Ag Industry: The Best of Times and The Worst of Times, Part II

Prior to leaving Washington for their five-week August recess, the U.S. House of Representatives adopted, 223-197, an Agricultural Disaster Assistance package (H.R. 6233) that directs the Secretary of Agriculture to make Livestock Indemnity Payments to eligible producers that have suffered livestock death losses and grazing losses due to drought. The Congressional Budget Office scored the disaster package at $383 million.

But prior to adopting their stand-alone disaster package, House leaders refused multiple calls from the Senate and agriculture groups to adopt the five year reauthorization of the Farm Bill that would have included disaster benefits contained in the Senate-adopted version of the Farm Bill.  House Leaders held up floor consideration of the Committee-adopted Farm Bill due to sharp disputes over the level of nutrition assistance that comprise 80% of the Farm Bill’s cost.  According to House Speaker John Boehner (R-OH), House conservatives are seeking additional cuts to the Supplemental Nutrition Assistance Program (SNAP, aka food stamps) and without their support the Farm Bill cannot garner the needed 218 votes on the House floor.  The Senate-adopted version of the Farm Bill cuts SNAP by $4.5 billion (over 10 years). The House version of the Farm Bill will likely cut SNAP by $14 billion.Debbie Stabenow

During the August recess Speaker Boehner allowed House Agriculture Committee Chairman Frank Lucas (R-OK) to conduct “pro-forma” talks with his U.S. Senate counter-part, Chairwoman Debbie Stabenow (D-MI) on the Farm Bill reauthorization.  According to our sources early pro forma talks were “non-measurable.”

The congressional standoff unfortunately has left livestock producers with much uncertainty about what to do both now and in the future.   Should they buy feed at current drought induced (high) costs and hope that the federal government will eventually help them pay the bill?  Should they sell their livestock – most likely at a loss?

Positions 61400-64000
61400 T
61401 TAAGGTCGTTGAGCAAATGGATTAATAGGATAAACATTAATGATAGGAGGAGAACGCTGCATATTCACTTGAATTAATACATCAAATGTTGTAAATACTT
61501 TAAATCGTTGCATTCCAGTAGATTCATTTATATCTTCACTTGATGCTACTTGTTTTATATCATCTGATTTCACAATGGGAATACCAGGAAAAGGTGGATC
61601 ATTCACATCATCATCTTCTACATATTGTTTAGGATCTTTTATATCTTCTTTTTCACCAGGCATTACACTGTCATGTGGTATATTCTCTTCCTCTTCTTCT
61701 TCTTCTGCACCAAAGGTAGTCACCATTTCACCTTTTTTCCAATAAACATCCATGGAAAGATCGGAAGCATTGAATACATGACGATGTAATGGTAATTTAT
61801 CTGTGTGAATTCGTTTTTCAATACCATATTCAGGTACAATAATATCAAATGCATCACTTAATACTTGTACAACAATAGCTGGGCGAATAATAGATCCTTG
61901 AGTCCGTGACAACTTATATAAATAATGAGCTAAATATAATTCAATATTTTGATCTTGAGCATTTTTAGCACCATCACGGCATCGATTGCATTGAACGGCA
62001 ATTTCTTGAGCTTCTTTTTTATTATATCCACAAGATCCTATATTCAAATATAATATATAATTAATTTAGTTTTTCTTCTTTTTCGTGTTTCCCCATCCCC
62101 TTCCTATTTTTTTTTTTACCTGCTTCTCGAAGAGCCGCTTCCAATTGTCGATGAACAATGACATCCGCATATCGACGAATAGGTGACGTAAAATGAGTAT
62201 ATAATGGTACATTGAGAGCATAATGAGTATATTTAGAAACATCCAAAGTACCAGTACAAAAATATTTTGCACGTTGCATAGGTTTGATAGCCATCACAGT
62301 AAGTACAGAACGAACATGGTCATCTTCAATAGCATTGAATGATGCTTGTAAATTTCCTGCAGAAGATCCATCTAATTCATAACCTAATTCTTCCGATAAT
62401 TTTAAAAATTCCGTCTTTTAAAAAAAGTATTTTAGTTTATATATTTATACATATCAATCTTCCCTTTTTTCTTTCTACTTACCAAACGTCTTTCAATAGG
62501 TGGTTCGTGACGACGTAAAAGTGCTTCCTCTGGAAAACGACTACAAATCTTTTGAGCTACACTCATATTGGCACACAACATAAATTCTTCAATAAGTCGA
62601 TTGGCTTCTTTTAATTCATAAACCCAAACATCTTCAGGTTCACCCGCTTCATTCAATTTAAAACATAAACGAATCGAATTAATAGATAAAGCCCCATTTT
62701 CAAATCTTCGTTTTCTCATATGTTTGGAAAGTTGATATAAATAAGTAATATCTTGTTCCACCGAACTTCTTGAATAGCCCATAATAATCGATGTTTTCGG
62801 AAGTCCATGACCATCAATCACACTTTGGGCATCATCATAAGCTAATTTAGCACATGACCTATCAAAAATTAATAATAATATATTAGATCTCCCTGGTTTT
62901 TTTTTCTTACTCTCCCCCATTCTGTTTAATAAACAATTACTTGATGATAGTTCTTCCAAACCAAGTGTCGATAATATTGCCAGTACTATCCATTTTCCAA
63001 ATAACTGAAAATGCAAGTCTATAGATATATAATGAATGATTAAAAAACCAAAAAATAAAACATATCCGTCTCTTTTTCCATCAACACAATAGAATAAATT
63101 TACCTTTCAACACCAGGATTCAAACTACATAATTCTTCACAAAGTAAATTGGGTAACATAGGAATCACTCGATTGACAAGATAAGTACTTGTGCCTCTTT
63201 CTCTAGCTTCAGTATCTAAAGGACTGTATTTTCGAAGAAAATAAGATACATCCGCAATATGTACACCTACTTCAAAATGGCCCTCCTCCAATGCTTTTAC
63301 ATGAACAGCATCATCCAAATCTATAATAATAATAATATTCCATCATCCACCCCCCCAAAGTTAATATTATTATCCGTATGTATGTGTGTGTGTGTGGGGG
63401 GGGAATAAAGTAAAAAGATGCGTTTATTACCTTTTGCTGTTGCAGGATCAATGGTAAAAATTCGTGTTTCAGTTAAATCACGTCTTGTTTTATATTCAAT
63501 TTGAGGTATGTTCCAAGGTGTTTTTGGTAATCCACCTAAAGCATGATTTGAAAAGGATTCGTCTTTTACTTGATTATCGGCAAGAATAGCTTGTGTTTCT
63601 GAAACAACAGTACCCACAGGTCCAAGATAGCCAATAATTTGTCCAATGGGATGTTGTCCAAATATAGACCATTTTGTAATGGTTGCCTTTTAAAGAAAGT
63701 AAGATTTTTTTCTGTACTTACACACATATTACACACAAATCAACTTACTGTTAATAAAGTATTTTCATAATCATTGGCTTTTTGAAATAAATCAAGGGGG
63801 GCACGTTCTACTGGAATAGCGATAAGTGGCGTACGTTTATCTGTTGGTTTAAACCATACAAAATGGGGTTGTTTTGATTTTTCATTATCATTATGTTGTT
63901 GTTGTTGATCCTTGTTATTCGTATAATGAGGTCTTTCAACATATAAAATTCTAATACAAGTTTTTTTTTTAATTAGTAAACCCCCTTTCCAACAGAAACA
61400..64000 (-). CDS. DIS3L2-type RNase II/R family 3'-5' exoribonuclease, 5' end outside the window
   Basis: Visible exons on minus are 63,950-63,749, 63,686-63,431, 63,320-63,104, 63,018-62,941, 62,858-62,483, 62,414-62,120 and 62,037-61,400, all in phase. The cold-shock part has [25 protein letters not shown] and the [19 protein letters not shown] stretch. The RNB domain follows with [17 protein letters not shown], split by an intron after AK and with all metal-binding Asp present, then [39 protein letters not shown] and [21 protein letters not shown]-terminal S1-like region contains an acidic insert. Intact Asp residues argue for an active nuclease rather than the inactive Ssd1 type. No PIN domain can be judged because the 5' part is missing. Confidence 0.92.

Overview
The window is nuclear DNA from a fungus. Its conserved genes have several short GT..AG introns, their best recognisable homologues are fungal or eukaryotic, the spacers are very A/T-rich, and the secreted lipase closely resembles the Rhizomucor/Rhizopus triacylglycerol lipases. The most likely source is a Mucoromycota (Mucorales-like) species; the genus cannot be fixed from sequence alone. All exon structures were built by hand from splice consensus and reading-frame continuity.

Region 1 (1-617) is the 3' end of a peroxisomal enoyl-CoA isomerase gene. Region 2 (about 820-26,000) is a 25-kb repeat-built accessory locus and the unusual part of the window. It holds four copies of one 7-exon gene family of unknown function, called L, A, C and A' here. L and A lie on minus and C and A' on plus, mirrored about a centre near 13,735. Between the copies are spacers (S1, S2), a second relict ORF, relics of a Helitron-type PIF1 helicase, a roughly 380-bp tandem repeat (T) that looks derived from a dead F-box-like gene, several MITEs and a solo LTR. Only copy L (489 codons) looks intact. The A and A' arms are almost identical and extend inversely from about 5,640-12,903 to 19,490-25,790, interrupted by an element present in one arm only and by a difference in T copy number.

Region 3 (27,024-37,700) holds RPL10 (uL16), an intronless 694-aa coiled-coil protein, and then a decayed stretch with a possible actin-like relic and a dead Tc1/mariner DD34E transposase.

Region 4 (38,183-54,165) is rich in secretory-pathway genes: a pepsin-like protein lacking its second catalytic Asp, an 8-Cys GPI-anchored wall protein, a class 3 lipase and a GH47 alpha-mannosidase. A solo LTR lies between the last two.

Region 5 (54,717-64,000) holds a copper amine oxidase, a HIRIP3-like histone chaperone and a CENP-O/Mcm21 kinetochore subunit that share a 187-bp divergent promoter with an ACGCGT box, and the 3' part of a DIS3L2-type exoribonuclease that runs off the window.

Upon their return to Washington on September 10, lawmakers will face hard choices.  Will the U.S. Senate attempt to adopt the House –adopted disaster assistance legislation (H.R. 6233) and incorporate a technically-corrected version of the Senate Farm Bill? Or, will lawmakers pass a separate disaster assistance bill and simply craft a short-term extension of the current Farm Bill and include those provisions in a continuing resolution funding the federal government?

In our earlier article we explained how the agriculture industry was amidst the best of economic times in recent history. But the indecisiveness in Washington over future agriculture policy is causing much uncertainty among farmers, ranchers and agribusinesses. Moreover, it seems the  bi-partisan spirit, once a shining example set by the House and Senate Agriculture Committees, is falling prey to the bitter divisiveness of today’s politics and unfortunately creating some of the worst times.

Cansler Consulting is a certified lobbying practice that is experienced in the multi-faceted and inter-related industries of Agriculture,  Food and Drug Safety, Rural Healthcare, Transportation & Infrastructure, International Trade and Energy.  Through our congressional and regulatory relationships established for over two decades we can help you influence the policy makers on Capitol Hill and navigate the federal budgeting process. You can contact us at [email protected] or at (202) 220-3150.

Tim Cansler